“What surprises me when I look back on it, is how easy it was.” This is what Nancy says about learning to rent on her own terms.
When Nancy was a newly divorced mother she rented a bedroom in her house to give her extra money for her children’s activities. With the money she was able to send her two children to summer camps, Outward Bound and pay for the other extras that are inevitable when you have children. Being able to make a little extra money is a common reason to share housing.
She lived in a comfortable three-bedroom, one and a half bathroom house in an affluent suburb of Boston with her daughter. Her son lived with his father, so one bedroom was empty. All the rooms ample in size and the one she rented was simply furnished.
She rented the room for Monday-Thursday only. Her renters were people who had a home to go to on the weekends but were in the area during the week for work. It worked out very well. Over the four years, she had numerous tenants, some for a few months, some for up to eight months. The tenants slept in the house, changed clothes and took showers. They never used the kitchen. They would work late, go out to dinner and just come back to the house for the night. Managing the one bathroom was easy. Nancy and the tenant would set a schedule for the morning use and never had an issue. Nancy asked for two months of rent upfront, first month and last month. She says, “I never had a problem with getting paid.”
Finding Her Housemates
Nancy had a very simple process for screening housemates. When a potential housemate called her, she would ask, “Why are you looking for a room to rent?” The way this question was answered would tell her almost everything. She says, “I would know in three sentences if it wasn’t a fit. I knew I didn’t want someone in my house, I wanted them in the room.” If you’re looking for a more thorough process, check out our tips on how to find good housemate.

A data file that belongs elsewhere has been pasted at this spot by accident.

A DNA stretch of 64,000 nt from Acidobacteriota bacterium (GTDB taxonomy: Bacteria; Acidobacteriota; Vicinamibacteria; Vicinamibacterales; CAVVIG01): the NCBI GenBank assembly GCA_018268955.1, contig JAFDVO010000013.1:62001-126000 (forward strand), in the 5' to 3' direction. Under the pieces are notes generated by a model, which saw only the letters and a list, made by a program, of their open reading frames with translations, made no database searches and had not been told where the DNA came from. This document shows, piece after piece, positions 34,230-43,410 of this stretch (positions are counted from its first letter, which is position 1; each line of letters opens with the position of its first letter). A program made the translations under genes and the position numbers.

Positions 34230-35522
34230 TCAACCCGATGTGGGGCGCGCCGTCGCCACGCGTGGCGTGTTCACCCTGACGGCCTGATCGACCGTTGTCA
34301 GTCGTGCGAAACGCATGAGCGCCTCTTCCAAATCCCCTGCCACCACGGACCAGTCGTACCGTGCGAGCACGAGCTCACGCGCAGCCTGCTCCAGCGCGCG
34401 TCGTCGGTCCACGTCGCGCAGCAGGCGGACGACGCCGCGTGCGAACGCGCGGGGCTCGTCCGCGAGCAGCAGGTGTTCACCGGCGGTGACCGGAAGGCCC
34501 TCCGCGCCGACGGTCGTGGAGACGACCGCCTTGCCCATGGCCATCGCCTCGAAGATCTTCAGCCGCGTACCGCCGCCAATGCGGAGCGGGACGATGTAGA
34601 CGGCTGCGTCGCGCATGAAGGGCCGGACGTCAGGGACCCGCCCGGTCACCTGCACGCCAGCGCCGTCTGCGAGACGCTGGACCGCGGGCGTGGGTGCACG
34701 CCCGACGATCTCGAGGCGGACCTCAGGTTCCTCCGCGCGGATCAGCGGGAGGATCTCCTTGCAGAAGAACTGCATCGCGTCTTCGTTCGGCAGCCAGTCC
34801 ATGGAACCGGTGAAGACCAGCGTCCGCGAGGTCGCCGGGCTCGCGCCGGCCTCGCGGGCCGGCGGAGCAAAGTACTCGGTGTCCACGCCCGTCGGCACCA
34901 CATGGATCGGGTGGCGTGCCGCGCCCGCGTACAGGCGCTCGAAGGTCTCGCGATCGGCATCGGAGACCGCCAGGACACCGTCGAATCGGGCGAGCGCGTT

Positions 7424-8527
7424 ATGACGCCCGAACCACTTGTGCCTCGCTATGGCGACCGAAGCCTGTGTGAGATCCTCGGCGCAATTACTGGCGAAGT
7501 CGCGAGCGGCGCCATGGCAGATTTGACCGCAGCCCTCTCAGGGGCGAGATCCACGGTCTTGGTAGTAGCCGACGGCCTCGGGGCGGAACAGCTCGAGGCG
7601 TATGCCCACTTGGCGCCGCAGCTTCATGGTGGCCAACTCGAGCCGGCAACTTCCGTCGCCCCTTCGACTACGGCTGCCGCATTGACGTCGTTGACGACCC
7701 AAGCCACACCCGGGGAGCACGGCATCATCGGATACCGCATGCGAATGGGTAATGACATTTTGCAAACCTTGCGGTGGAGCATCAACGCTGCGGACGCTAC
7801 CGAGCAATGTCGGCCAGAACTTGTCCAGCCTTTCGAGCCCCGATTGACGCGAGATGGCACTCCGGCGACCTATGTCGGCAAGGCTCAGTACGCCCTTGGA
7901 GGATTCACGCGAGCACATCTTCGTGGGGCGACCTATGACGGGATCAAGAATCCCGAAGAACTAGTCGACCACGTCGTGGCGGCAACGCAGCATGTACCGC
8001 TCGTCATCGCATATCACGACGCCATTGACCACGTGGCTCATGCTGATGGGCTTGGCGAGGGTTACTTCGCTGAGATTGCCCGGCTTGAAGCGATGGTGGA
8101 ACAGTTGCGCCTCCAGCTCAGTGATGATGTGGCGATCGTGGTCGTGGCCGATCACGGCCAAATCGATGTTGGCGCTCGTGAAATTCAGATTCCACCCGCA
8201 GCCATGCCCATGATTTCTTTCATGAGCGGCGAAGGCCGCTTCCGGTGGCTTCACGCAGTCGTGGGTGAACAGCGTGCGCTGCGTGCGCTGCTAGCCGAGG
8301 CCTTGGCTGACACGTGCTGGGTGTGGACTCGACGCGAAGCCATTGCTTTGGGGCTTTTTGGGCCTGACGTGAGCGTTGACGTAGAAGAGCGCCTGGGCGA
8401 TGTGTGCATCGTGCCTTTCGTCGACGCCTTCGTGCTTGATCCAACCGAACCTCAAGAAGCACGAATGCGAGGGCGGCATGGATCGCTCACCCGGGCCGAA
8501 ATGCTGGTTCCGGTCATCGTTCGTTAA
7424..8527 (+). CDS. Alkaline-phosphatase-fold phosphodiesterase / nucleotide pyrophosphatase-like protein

It was a long time ago that Nancy was renting and she doesn’t remember very well the different tenants. None of them became friends, they were simply renters with a room in the house. She does remember how she once ducked a potentially bad situation. She had interviewed and accepted a young woman. When that woman showed up to move in, she came with her boyfriend. The boyfriend started asking all sort of obnoxious, pushy questions that didn’t sit well with Nancy. She right then and there gave the woman her deposit back and uninvited her to be a housemate. She also remembers her phantom housemate. “The best roommate ever.” She never lived in the house, but paid rent for the room to be able to tell her parents where she was living, while she actually lived with her fiancé.
Nancy’s arrangement is great example of knowing your must-haves and can’t-live-withs as described in Sharing Housing, A Guidebook for Finding and Keeping Good Housemates. Nancy knew she wanted a part-time housemate who wouldn’t be home very much and wouldn’t use the kitchen. This type of arrangement is possible in locations that have temporary or short-term employees such as hospitals, research institutions, universities, and corporations. It’s also an example of how adults can contract a mutually acceptable arrangement and share a roof without developing a relationship. Not everyone would want this arrangement, but it worked for Nancy.
Is this a model you would like to replicate? Do you live in an area where people are likely to need temporary housing?